Though our Lord Jesus, in his humbled state, was despised and rejected by the unbelieving Jews, who judged only by his outward appearance, yet his true disciples beheld and acknowledged his glory. There was such wisdom in his words, such power in his works, such grace and goodness in his whole conduct, such a virtue went from him, drawing, teaching and comforting their hearts, that they could say, We believe and are sure thou art the Christ [John 11:27]. On some occasions he made a more perceptible and open display of his glory, and in an extraordinary sense manifested himself to them as he did not to the world. This was eminently the case at the solemn and memorable season of his transfiguration, recorded by three Evangelists. It seems a subject well suited to strengthen the faith and promote the edification of his people. And with these views, I would attempt to assist your meditations on it. I may say as the woman of Samaria, the well is deep [John 4:11]. In going through the passage, we shall perhaps be led to speak of some of the most important and difficult points both of doctrine and experience. Here, I think, if anywhere, we have cause to pray with the psalmist, Open thou my eyes, that I may see the great things of thy law [Psalm 119:18]. May this be the desire of all our hearts, and may the Lord afford a gracious answer.
The woman who for water came,
Taught from her birth to hate the Jews,
(What great events on small depend)
And filled with party-pride; at first
Then learnt the glory of his name,
Her zeal induced her to refuse
The Well of life, the sinner’s Friend!
Water, to quench the Saviour’s thirst.

         But soon she knew the gift of GOD,
         And JESUS, whom she scorned before,
         Unasked, that drink on her bestowed,
         Which whoso tastes shall thirst no more.


365 days with Newton


Repairing the ruins

‘And the serpent said unto the woman, Ye shall not surely die: for God doth know that in the day ye eat thereof, then your eyes shall be opened, and ye shall be as gods, knowing good and evil.’ Genesis 3:4–5

When Satan has drawn us from the belief of the truth, there is nothing so false, absurd and dangerous but he can persuade us to receive. How vain was the thought, that she could be better than she was without the Lord’s leave and in defiance to his will. Learn the deceitfulness and hardening nature of sin, how it prevails by degrees, till at length the soul ventures the loss of all for present gratification—and is equally unmindful of past obligations and future consequences of disobedience.
As pride and self-seeking were the first sins, so the first work of God’s Spirit when he comes to renew the sinner is to lay the axe to these roots of the evil tree, which he does by a conviction of sin upon the conscience and giving affecting views of the humiliation of Jesus—man would be as God, therefore God became man. O admire this grace and look to this Saviour who alone is able to repair the ruin we have brought upon ourselves.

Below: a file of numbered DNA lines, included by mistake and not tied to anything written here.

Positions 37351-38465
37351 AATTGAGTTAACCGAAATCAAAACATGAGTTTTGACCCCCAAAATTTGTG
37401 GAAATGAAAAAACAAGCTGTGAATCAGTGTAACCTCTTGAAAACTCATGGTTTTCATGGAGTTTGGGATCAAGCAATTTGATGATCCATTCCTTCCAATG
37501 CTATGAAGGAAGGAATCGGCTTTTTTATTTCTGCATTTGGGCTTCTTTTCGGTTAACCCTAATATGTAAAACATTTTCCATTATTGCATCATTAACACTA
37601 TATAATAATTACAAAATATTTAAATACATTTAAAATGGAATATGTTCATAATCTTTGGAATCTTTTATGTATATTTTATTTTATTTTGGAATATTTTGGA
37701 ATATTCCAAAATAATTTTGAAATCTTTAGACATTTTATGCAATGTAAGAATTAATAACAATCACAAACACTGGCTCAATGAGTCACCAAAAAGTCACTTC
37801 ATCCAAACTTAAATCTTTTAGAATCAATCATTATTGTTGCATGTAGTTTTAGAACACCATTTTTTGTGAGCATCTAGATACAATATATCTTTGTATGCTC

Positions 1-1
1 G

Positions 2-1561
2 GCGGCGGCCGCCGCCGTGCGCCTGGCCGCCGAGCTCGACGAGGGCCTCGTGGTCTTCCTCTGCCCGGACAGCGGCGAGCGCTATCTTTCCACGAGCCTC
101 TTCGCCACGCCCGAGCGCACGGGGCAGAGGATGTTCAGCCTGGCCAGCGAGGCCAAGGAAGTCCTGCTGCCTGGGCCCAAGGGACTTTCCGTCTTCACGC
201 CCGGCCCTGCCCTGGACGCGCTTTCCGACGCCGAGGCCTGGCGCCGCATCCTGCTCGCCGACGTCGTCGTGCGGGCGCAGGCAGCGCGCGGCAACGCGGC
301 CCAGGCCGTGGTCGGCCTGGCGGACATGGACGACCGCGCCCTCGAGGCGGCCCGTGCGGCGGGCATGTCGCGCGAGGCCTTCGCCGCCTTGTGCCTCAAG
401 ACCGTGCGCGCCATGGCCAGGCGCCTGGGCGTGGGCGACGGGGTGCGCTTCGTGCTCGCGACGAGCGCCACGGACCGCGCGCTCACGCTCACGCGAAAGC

FOR MEDITATION: [for New Year’s Evening 1773]
Ensnared, too long, my heart has been
LORD, I have hated thee too long,
In folly’s hurtful ways;
And dared thee to thy face;
O, may I now, at length, begin
I’ve done my soul exceeding wrong
To hear what Wisdom says!
In slighting all thy grace.

Approach my soul to Wisdom’s gates
Now I would break my league with death,
While it is called today;
And live to thee alone;
No one who watches there and waits
O let thy Spirit’s seal of faith,
Shall e’er be turned away.
Secure me for thine own.


365 days with Newton


An endangered species

‘And the serpent said unto the woman, Ye shall not surely die: for God doth know that in the day ye eat thereof, then your eyes shall be opened, and ye shall be as gods, knowing good and evil.’ Genesis 3:4–5

In Satan’s reply we may note:
(i) From starting a doubt concerning the threatening, he proceeds to a bold denial. This, Eve could hardly have borne at first—but by listening to the first, she was prepared for the second. And now we may pronounce her fallen. She had sinned in her heart, though she had not actually eaten the fruit, for the law is spiritual and reaches to the thoughts (as Matthew 5:28).
(ii) He instils hard thoughts of God, as though he withheld something which he knew would increase their happiness. God doth know and therefore he forbid. This, said of the old serpent, abounds in our fallen nature. Why are sinful pleasures pursued, but upon a secret surmise that we shall be more happy by following our own will than the will of our Creator?
(iii) He opens his temptation to suit that spirit of pride and curiosity with which he had already infected her. And flattered her with:
(a) an advance in state: not only impunity but advantage. You shall be as gods. Thus Self sits in the throne of God and the creature is drawn off from subjection to a desire of independence.
(b) an increase of knowledge: what this was to be she could only learn by making the experiment. Then she found a knowledge of guilt and shame was all she gained. Ever since, vain man would be wise, but acquires nothing but vanity and vexation of spirit.
Alas! by nature how depraved,
The holy Spirit must reveal
How prone to every ill!
The Saviour’s work and worth;
Our lives, to Satan, how enslaved,
Then the hard heart begins to feel
How obstinate our will!
A new and heavenly birth.